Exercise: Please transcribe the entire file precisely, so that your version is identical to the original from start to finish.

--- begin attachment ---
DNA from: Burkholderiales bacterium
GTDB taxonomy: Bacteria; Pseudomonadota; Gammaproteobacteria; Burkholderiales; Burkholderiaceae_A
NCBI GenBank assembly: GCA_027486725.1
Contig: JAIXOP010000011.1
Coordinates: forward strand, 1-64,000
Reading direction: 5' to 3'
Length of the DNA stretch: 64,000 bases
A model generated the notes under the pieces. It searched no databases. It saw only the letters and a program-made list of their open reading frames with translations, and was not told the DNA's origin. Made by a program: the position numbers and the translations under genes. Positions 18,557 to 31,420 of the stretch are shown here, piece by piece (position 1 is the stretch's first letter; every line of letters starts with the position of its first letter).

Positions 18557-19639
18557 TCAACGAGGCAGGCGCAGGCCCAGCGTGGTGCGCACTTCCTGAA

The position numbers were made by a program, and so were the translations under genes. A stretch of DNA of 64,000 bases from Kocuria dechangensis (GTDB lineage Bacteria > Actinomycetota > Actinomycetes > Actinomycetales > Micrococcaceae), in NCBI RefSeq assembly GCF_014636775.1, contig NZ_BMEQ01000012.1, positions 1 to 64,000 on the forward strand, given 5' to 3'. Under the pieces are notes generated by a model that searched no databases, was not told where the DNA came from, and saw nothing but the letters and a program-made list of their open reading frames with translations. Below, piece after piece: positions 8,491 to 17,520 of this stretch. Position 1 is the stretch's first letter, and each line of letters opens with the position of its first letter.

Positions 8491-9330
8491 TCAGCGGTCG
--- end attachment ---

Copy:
DNA from: Burkholderiales bacterium
GTDB taxonomy: Bacteria; Pseudomonadota; Gammaproteobacteria; Burkholderiales; Burkholderiaceae_A
NCBI GenBank assembly: GCA_027486725.1
Contig: JAIXOP010000011.1
Coordinates: forward strand, 1-64,000
Reading direction: 5' to 3'
Length of the DNA stretch: 64,000 bases
A model generated the notes under the pieces. It searched no databases. It saw only the letters and a program-made list of their open reading frames with translations, and was not told the DNA's origin. Made by a program: the position numbers and the translations under genes. Positions 18,557 to 31,420 of the stretch are shown here, piece by piece (position 1 is the stretch's first letter; every line of letters starts with the position of its first letter).

Positions 18557-19639
18557 TCAACGAGGCAGGCGCAGGCCCAGCGTGGTGCGCACTTCCTGAA

The position numbers were made by a program, and so were the translations under genes. A stretch of DNA of 64,000 bases from Kocuria dechangensis (GTDB lineage Bacteria > Actinomycetota > Actinomycetes > Actinomycetales > Micrococcaceae), in NCBI RefSeq assembly GCF_014636775.1, contig NZ_BMEQ01000012.1, positions 1 to 64,000 on the forward strand, given 5' to 3'. Under the pieces are notes generated by a model that searched no databases, was not told where the DNA came from, and saw nothing but the letters and a program-made list of their open reading frames with translations. Below, piece after piece: positions 8,491 to 17,520 of this stretch. Position 1 is the stretch's first letter, and each line of letters opens with the position of its first letter.

Positions 8491-9330
8491 TCAGCGGTCG